Among women with cytological LSIL and histological CIN 1-2 lesions, the cumulative probability of CIN 3 within the subsequent 5 years varied greatly according to HPV risk category: 20.5 % (95% CI: 14.6–28.4%) in women with G1HR types; 6.0% (95% CI: 2.3–15.3%) in those with G2HR types; 1.7% (95% CI: 0.2–11.4%) in those with LR types or negative for HPV DNA (p = 0.0001; Fig. 2b). In addition, probability of regression to normal cytology within 2 years was 51.6% (95% CI: 44.7–58.8%) in women with G1HR types; 68.7% (95% CI: 60.0–77.0%) in those with G2HR types; 77.4% (95% CI: 67.4–86.1%) in those with LR types or negative for HPV DNA (Fig. 2b). These differences were statistically significant (p = 0.0001). Similarly, median time to regression also varied markedly by HPV risk category: 22.7 months (95% CI: 18.7–38.7 months) in women with G1HR types; 9.4 months (95% CI: 6.0–13.2 months) in women with G2HR types; 9.0 months (95% CI: 7.0–11.3 months) in those with LR types or negative for HPV DNA.

Figure 2.

Which high-risk HPV types should we distinguish for women with LSIL/CIN1-2 lesions? A Kaplan–Meier plot was used to estimate cumulative risks of LSIL persistence and progression in relation to HPV genotypes. Women with undetermined types or multiple infections were excluded from these analyses. In the management of women with LSIL/CIN 1-2 lesions, distinguishing HPV 16, 18, 31, 33, 35, 45, 52 and 58 may be more useful than distinguishing only HPV 16 and 18.

Among women with CIN 2 histology, the absolute risk of CIN 3 within the subsequent 5 years was 40.5% (95% CI: 23.7–63.1%) when they were positive for G1HR types but only 8.3% (95% CI: 2.0–33.5%) when negative for G1HR types (Table 2). Similarly, among women with CIN 1 lesions, the risk of CIN 3 within 5 years was 16.6% (95% CI: 10.8–25.1%) when they were positive for G1HR types but only 3.3% (95% CI: 1.6–7.0%) when negative for G1HR types.

In young women (aged 19–29) with LSIL cytology, disease progression was closely associated with only a specific subset of onocogenic HPVs (Fig. 3). The absolute risk of CIN 3 within the next 5 years was 16.9% (95% CI: 6.2–36.2%) in young women positive for G1HR types and 0% (95% CI: not determined) in young women negative for G1HR types.

Figure 3.

HPV genotype-specific risk of persistence and progression of LSIL/CIN1-2 lesions in relation to histology and women's age. In each group of histology and age, detection of HPV16/18/31/33/35/45/52/58 denoted at least a twice higher risk of CIN3 within the next 5 years. Similarly, cervical lesions with these genotypes were likely to persist for at least twice as long.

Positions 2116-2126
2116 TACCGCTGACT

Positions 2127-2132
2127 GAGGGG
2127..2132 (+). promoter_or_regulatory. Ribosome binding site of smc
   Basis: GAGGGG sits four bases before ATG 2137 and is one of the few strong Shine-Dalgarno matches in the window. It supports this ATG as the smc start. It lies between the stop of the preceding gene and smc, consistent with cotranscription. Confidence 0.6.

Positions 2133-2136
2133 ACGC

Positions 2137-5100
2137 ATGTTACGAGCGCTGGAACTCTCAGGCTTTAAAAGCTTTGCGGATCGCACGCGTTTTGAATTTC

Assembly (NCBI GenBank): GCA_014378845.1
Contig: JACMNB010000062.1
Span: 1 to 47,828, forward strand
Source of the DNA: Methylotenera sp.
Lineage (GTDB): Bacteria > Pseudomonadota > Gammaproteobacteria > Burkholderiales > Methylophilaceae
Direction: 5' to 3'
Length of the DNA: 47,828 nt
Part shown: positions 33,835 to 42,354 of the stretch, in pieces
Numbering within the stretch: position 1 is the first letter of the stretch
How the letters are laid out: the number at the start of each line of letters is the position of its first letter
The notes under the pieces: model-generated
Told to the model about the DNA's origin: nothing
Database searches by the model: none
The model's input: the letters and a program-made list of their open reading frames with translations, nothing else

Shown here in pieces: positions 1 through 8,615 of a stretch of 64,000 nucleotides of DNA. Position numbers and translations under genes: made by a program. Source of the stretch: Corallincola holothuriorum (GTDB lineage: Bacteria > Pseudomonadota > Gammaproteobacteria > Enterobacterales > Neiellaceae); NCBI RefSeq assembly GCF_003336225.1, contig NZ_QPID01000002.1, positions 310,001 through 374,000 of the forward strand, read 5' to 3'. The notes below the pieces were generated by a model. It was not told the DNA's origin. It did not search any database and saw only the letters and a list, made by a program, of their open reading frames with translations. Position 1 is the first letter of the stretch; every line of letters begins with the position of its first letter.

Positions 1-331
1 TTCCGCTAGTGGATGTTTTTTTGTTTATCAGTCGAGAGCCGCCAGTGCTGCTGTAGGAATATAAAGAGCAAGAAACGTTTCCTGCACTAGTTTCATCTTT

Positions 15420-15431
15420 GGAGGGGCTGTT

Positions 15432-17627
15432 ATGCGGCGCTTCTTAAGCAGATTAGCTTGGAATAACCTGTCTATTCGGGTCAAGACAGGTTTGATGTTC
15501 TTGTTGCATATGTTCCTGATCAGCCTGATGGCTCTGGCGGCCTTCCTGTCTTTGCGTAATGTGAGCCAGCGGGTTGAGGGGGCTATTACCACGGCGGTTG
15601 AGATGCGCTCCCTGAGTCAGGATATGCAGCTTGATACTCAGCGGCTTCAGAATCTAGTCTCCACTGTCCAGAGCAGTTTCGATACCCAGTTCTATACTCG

To examine whether a type-specific HPV test for subtypes 16 and 18 may be useful for identifying women at an increased risk of LSIL persistence and progression, we distinguished HPV 16 and 18 from high-risk HPV genotypes. The cumulative probability of progression to CIN 3 within 5 years was higher among women with HPV 16 or 18 (22.4%; 95% CI: 11.7–40.3%) than women with the other high-risk types (14.2%; 95% CI: 9.7–20.4%; Table 2). However, this difference was not statistically significant (p = 0.47; Fig. 2a). The cumulative probability of regression within 2 years among women with HPV 16 or 18 was similar to that among women with the other high-risk HPV types (62.1% vs. 56.6%; p = 0.99; Fig. 2a).

Several studies have reported the poor reproducibility of cervical histologic interpretations even among well-trained observers.24, 25 For this reason, we analyzed the follow-up data for CIN 1 and CIN 2 separately (Tables 1 and 2). These analyses did not change the findings, although the number of women with CIN 2 was small (n = 91).

The IARC-pooled study classified 15 types as high-risk types (16, 18, 31, 33, 35, 39, 45, 51, 52, 56, 58, 59, 68, 73 and 82) and three types as probable high-risk types (26, 53 and 66).11 Although HPV 26, 53, 66, 73 and 82 were classified as low-risk types in our study, women with these types did not show progression during the follow-up. The 2-year regression rate in women with HPV 26, 53, 66, 73 and 82 (77.1%; 95% CI: 54.7–93.6%) was similar to that in women with other low-risk types (79.6%; 95% CI: 66.5–90.2%).

Discussion